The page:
June 21, 2015. Where were you?
Like me, you probably don’t remember. But my church members do. It’s hard to forget throwing your child to the ground, covering her with your own body and demanding that she stay down as bullets fly all about you. Especially when it happens on Father’s Day.
The shooting took place in Douglass Park and, like most, I read about the shooting that injured four and killed Kwame El Amin, a Lexington father and business owner known to many as a provider and protector. I also watched it on the news. But, I didn’t realize my church members — a father, mother and their two children — were there that day. I didn’t know the father, a PhD candidate at the University of Kentucky, performed CPR on the murder victim. I didn’t know a bullet struck the family’s car.
I didn’t know until the father shared his story at a BUILD rally on March 14.
Never miss a local story.
BUILD stands for Building a United Interfaith Lexington through Direct Action. It’s made up of 27 congregations or faith groups and it embraces various denominations, races, cultures and political affiliations. The organization is now 11 years old, and I’ve participated in various meetings off and on over the years.
But BUILD never really got my full attention until March 14. Now, I’m starting to see its importance.
Though I’ve always believed in collective action and social responsibility — and participated in many projects — I’ve grown weary over the last few years of the political climate in our country and the ability to engage the masses in transformative projects.
So, I’ve chosen more singular pursuits, like mentoring, prayer and helping others as needed. Of late, however, I’m more willing to try collective, direct action. I attended the BUILD meeting and I was moved by the experiences of my church members, as well as that of Cheryl Birch.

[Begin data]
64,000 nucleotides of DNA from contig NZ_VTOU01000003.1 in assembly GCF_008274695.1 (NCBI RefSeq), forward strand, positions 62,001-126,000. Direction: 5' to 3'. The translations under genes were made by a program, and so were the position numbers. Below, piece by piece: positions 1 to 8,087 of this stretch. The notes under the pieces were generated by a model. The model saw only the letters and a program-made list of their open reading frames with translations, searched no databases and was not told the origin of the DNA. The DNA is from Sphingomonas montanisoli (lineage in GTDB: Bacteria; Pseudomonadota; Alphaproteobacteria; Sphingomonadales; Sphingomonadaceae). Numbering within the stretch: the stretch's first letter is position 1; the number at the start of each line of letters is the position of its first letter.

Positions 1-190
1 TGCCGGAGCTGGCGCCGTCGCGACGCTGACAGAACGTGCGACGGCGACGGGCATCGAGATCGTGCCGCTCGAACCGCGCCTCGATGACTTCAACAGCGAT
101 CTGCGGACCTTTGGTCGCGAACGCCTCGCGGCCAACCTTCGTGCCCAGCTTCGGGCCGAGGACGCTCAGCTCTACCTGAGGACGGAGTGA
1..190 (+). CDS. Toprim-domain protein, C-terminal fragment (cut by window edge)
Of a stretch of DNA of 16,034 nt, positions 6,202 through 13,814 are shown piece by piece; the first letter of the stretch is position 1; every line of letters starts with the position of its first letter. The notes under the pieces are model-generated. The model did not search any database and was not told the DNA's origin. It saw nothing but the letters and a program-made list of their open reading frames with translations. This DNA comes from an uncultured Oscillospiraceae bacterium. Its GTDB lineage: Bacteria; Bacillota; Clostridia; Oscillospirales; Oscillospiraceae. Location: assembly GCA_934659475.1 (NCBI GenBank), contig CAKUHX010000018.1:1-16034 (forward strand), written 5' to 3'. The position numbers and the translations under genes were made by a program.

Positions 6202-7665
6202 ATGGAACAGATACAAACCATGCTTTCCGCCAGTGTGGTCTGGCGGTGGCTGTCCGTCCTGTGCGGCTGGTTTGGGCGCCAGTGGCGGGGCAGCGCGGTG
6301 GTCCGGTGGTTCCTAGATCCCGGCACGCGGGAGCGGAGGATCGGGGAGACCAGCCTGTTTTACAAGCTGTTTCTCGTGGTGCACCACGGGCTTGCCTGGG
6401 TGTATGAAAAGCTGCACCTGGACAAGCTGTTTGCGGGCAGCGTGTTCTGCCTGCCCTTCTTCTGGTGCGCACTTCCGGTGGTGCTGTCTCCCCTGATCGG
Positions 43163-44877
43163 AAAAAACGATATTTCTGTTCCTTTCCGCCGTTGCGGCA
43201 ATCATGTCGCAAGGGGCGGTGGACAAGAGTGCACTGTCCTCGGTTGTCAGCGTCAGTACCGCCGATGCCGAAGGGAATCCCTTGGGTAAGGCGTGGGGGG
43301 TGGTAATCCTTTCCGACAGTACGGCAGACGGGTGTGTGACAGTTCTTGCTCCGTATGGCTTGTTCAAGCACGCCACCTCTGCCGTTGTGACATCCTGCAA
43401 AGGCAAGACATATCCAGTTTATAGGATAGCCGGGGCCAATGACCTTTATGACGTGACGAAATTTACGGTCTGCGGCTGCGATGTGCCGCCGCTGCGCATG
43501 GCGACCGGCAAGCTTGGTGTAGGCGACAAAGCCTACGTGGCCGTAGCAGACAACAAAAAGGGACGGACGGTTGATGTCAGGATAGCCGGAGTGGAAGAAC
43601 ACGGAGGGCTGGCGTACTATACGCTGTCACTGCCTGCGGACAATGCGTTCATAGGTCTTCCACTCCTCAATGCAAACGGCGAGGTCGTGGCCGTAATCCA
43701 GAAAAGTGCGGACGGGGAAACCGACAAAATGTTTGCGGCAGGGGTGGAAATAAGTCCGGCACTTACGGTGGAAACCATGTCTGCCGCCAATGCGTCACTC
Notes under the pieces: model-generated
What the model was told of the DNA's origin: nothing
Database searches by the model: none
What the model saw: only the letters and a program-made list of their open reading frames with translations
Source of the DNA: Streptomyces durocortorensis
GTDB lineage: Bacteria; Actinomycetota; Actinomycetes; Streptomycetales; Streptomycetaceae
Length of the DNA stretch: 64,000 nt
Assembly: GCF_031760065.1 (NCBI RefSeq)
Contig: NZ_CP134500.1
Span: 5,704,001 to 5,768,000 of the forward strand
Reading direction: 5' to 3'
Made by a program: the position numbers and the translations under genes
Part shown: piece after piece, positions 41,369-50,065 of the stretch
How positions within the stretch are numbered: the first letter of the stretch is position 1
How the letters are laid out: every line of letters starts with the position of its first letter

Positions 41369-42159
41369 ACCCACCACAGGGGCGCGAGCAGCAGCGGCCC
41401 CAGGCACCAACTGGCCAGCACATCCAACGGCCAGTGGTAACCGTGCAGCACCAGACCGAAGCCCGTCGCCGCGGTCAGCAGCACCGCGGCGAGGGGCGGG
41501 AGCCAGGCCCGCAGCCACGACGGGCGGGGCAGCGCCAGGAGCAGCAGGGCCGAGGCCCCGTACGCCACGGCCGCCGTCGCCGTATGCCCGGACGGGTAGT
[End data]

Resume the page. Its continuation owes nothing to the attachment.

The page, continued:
Birch, a nurse, took out a payday loan of $400 to buy food and pay utilities one month when she came up short. When it was time to repay it, she didn’t have it, so she took out another payday loan. And the cycle repeated itself viciously – until she wound up paying back $9,000 or so over three years due to soaring interest rates.
When I first heard that BUILD was working to get payday-lending rates capped at 36 percent, that seemed ridiculously high to me. Then, a BUILD member explained that interest rates now soar as high as 400 percent annually on payday loans. And, suddenly, 36 percent felt worth fighting for — as are each of the causes BUILD embraces.
Each year, BUILD identifies three key issues. This year, they are addressing violent crimes and drugs, lack of access to mental health care and the outrageous fees and interests of the payday-lending industry.
Participants researched these issues for months. They met with experts in each field and have identified solutions that have successfully alleviated these problems in communities across the country similar to Lexington.
Next, BUILD discussed its findings with local and state policymakers, and has invited them to an April 12 Nehemiah Action Assembly, where they stand before the public and give a public yea or nay to the resolutions offered. None of the political acrobatics or doublespeak politicians have become accustomed to getting away with just “yes” or “no.”
And each of us gets to hold them accountable — later, in the privacy of voting booths, because BUILD is not about protest or telling participants how to vote.
The assembly is called Nehemiah Action because it’s based on the biblical story in Nehemiah, Chapter 5, where the people of Jerusalem assembled and spoke as one voice to the moneylenders about their mistreatment and asked for justice — and got it.
So far, BUILD holds a pretty good track record.
In one of their biggest and most recent victories, BUILD tackled the lack of affordable housing in Lexington, and Mayor Jim Gray and the Urban County Council agreed by unanimous vote to a $2 million fund to build and renovate affordable housing in Lexington. BUILD has also successfully addressed issues with code enforcement, LexTran, the courts and the school system.
So, I’ll be there on April 12, and I hope you’ll join me.
It’s about healing.
It’s about reclaiming.
It’s about restoring.
It’s about recognizing our collective power to create the society we want to live in.
If you want to be a part of an interfaith, interracial movement for social justice, then this is our moment, according to Nehemiah 2:18, to “rise up and BUILD.”
Le Datta Denise Grimes of Lexington is a freelance writer and doctoral candidate in history at the University of Kentucky.
If you want to go: BUILD Nehemiah Action Assembly, 7 p.m. April 12 at Heritage Hall. Free, open to the public. Registration starts at 6:15 p.m. Free parking in lot off Manchester Street. For more information: (859) 367-0152